In honor of Black History Month, each day here at The Source we’ll be chronicling many of the best moments pertaining to Hip Hop that occurred during the meaningful month of February – celebrating the birthdays of now-legendary MCs; highlighting the most impactful album and single releases; even reminiscing on the most obscure, yet culturally-significant footnotes in the genre’s three-decade-spanning history.
Today’s passage takes us on a journey back to February 10, 2004, when Kanye West – known predominately as only a producer up until this point – released his debut album, The College Dropout. Certified triple platinum in the United States alone, it’s a defiantly-inspirational guide to bypassing the standards set forth by society in favor of living life on one’s own terms that gave us motivational hits like “Jesus Walks,” “Through the Wire” and “All Falls Down.”
12 years, 21 Grammys and over 30 Billboard Hot 100 chart placements as a lead artist later, as we approach tomorrow’s release of Yeezy’s seventh solo album, T.L.O.P. (acronym meaning yet to be revealed), one can only wonder where Kanye West – and the world in general, for that matter – would be if he had never locked himself in a room doing five beats a day for three summers.
In 2014, Kanye took to Twitter to reflect on the LP’s 10-year anniversary. “Ten years ago today we finally released what had been my life’s work up to that point: The College Dropout. I say ‘finally’ because it was a long road, a constant struggle, and a true labor of love to not only convince my peers and the public that I could be an artist, but to actually get that art out for the world to hear,” he acknowledged before proceeding to show gratitude to those who’ve had his back.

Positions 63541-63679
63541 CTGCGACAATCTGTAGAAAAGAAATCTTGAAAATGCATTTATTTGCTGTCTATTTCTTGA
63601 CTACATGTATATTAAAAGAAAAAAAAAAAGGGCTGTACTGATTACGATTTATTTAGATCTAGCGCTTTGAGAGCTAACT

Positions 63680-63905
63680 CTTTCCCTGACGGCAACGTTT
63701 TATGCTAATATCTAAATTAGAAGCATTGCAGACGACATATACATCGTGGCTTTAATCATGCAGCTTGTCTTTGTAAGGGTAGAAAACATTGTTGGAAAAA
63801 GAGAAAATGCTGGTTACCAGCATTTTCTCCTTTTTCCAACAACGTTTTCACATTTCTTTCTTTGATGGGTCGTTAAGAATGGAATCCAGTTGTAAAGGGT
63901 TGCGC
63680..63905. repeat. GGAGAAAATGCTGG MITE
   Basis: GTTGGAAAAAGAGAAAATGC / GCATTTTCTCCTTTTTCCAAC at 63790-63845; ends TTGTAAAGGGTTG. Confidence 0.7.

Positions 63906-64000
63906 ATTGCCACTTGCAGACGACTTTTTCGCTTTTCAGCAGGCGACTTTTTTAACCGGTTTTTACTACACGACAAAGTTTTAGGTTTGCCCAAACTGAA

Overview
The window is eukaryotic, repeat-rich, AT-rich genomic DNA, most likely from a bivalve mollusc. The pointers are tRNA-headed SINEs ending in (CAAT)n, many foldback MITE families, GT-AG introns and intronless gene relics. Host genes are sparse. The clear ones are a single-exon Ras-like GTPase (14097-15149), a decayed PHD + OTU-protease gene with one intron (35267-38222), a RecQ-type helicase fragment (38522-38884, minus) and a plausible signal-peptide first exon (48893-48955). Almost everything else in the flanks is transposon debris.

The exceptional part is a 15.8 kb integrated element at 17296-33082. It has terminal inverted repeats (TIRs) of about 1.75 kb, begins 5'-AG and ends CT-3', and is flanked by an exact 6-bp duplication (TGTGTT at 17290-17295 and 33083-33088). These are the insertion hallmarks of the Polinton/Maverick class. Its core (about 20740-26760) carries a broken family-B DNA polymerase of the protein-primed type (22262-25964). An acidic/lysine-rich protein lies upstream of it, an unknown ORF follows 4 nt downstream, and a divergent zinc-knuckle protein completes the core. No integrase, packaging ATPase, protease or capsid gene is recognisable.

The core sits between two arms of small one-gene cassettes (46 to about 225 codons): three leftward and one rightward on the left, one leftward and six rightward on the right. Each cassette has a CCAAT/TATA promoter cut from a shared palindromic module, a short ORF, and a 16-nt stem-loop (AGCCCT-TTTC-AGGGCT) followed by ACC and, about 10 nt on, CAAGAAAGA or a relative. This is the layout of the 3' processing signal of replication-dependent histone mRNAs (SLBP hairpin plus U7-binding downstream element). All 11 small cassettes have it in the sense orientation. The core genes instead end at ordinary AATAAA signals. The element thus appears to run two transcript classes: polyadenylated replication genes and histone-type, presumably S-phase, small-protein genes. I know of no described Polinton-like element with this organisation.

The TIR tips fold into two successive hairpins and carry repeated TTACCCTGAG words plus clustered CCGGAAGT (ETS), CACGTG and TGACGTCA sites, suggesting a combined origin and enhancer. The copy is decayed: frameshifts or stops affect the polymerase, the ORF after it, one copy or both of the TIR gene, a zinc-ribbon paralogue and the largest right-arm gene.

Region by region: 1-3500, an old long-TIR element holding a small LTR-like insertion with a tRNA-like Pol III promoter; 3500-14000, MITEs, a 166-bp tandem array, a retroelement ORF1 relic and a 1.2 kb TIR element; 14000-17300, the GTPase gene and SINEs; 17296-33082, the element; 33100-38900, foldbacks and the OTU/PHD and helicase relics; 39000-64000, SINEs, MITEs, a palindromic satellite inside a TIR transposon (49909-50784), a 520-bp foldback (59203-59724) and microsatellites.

“I am extremely grateful to each and every person along that road who helped, lent an ear, lent their voice, gave of their heart to that project, and to all the projects that followed, and are to come. I am honored and humbled by my fans, for the unwavering support and love over the past ten years. I wake up every day trying to give something back to you that you can rock to and be proud of. Ten years later I am still the same kid from Chicago, still dreaming out loud, still banging on the door. The doors may be heavier, but I promise you WE WILL BREAK THEM.”